Monday, November 28, 2011

Guest Post by Jamie Salisbury - Elizabeth I: Sixteenth Century Diva

Please help me welcome the extraordinary Jamie Salisbury author of Perpetual Love.  She has been kind enough to do a guest post for me and on one of my favorite subjects “Elizabeth I”.

 Christine graced my blog earlier with a historical piece on Henry VIII (why does that song always plague my brain when I see his name?) as a “rock star” of his era. I am returning the favor by presenting Elizabeth I. Thank you Christine for giving me the opportunity.

With December fast approaching I am getting the “great golly washers” in anticipation of the launch of my second eNovel, “Tudor Rose”. This is the first in a series I’ve named “The Tudor Dynasty” series. I’ve been mildly amused by the comments that have come in already. Why? Well, people hear the name “Tudor” and they immediately conger up visions of the late Henry VIII or Elizabeth I and assume that “Tudor Rose” is a novel set in this era. As a history buff, the age of Henry VIII and a cast of other great people I embraced the feedback. I have dabbled in writing a novel set in that era. Not an easy task, but one I am researching.

If Elizabeth lived today I would place her right alongside Hillary Clinton, Eleanor Roosevelt and her descendent, Elizabeth II. If I were making her a female sixteenth century rock star, I would set her right next to the great Barbra Streisand. For she would have been not just a singer, but a woman with political ambitions. She was an extraordinary woman living in a time when the mere thought of a woman holding office much less becoming one of the most powerful women of her era would have been laughed at by her male counterparts.



Elizabeth was born in Greenwich on September 7, 1533. She was the fifth and last monarch of the Tudor dynasty. She reigned for 45-years, considered one of the most glorious in English history. She was quite well educated, spoke six languages fluently, having inherited her intelligence, shrewdness and determination from both her parents.

Perhaps her greatest contribution was that of making sure the Church of England was established and secure. Its doctrines were a compromise between Roman Catholic and Protestantism. Most of her subjects accepted the compromise as the basis of their faith. This probably saved England from religious wars like those France suffered during the second half of the century. Remember religion was (and still is in some cases) a man’s topic.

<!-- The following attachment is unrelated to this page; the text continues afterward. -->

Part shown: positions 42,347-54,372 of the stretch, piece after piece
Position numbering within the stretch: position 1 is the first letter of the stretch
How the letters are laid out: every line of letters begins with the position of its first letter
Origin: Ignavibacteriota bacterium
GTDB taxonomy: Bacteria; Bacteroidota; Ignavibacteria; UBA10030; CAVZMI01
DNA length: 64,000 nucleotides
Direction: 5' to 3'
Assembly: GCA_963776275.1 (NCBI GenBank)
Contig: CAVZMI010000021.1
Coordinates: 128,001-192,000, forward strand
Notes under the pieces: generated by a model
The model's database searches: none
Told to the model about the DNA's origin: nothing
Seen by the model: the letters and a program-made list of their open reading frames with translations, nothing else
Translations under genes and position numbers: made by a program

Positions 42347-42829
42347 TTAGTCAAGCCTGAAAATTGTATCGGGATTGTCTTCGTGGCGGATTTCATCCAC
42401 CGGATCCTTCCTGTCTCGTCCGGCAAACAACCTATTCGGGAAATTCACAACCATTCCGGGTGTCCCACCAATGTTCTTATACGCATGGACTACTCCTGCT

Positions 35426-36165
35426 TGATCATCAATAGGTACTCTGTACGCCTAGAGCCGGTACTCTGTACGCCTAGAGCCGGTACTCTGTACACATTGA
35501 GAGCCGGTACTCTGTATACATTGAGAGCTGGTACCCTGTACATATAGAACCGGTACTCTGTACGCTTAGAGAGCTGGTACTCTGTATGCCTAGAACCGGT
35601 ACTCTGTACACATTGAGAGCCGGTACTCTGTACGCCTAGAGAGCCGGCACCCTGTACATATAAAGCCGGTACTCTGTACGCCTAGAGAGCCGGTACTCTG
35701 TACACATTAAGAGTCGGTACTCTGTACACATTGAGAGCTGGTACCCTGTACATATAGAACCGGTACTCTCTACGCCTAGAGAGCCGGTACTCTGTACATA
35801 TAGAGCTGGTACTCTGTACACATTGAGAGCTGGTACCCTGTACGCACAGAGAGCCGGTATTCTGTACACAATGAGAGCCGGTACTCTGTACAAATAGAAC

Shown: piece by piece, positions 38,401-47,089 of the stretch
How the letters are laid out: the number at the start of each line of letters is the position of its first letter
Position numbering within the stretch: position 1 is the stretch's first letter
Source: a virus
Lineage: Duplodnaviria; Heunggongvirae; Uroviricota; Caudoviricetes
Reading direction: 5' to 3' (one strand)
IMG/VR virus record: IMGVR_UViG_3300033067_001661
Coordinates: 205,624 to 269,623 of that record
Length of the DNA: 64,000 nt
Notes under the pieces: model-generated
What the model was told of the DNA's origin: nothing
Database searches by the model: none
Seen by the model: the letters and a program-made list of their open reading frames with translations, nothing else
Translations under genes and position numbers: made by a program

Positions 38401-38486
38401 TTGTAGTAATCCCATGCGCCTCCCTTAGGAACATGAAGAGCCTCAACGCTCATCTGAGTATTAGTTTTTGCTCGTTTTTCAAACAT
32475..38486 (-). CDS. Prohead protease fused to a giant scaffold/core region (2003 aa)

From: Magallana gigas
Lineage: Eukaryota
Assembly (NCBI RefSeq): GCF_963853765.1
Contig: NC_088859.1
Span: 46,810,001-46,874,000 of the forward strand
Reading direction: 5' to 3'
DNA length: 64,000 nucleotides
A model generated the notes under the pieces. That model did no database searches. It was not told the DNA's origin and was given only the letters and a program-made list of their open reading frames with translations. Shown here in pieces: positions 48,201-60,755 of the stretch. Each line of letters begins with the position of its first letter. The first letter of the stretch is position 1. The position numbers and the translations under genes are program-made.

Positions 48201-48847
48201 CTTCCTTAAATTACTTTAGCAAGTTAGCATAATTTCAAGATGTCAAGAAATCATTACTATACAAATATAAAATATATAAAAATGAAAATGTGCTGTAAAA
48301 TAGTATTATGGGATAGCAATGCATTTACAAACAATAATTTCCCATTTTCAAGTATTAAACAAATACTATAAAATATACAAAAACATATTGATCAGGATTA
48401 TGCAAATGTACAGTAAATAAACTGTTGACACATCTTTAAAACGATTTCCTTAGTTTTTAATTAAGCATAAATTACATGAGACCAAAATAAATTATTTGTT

The arts flourished during Elizabeth’s time. She attended the first performance of Shakespeare’s “A Midsummer Night’s Dream”. I wonder what she would think of Will’s phenomenal success century’s later?

Her reign was also a dangerous one, not only for her but many others. A lot had to do with religion. After a papal document specifically released her subjects from their allegiance to her, she passed harsh laws against Roman Catholics after threats against her life were discovered. One such plot involved Mary, Queen of Scots. But we’ll save that juicy story for another time.

Of course one of the most well known facts about Elizabeth was the fact she never married. If she lived today, this fact wouldn’t even make headlines. In her time, well that was another matter indeed. Elizabeth herself chose to never marry. If she had married a foreign prince, he would have drawn England into foreign policies for his advantages; marrying a fellow countryman could have drawn her into factional infighting. Her last courtship was with the Duke of Anjou, who was twenty-two years her junior.



Elizabeth, or the ‘Virgin Queen’ as she became known (and if you believe that. . .)was a selfless woman who put her country and her people above her own personal happiness, for the good of the nation. She was in essence married to her kingdom.

She died at Richmond Palace on March 24, 1603 at age of 70, having become a legend in her own lifetime.

Indeed Elizabeth I was centuries ahead of her time.

So, getting back to my upcoming eNovel, Tudor Rose, I daresay I could envision Elizabeth in the part of Zara Middleton. Zara is a strong, educated, self-made woman living in the 21st century. Unlike Elizabeth though, Zara has love. . .

Please stop by my blog, leave a comment, just say ‘hi’. I’d love to hear from you.

 Jamie Salisbury

Author of Perpetual Love, Book 1 of the “Albert and Anne” series.

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Twitter: @JamieRSalisbury

E-Mail: Wuzupbury@gmail.com


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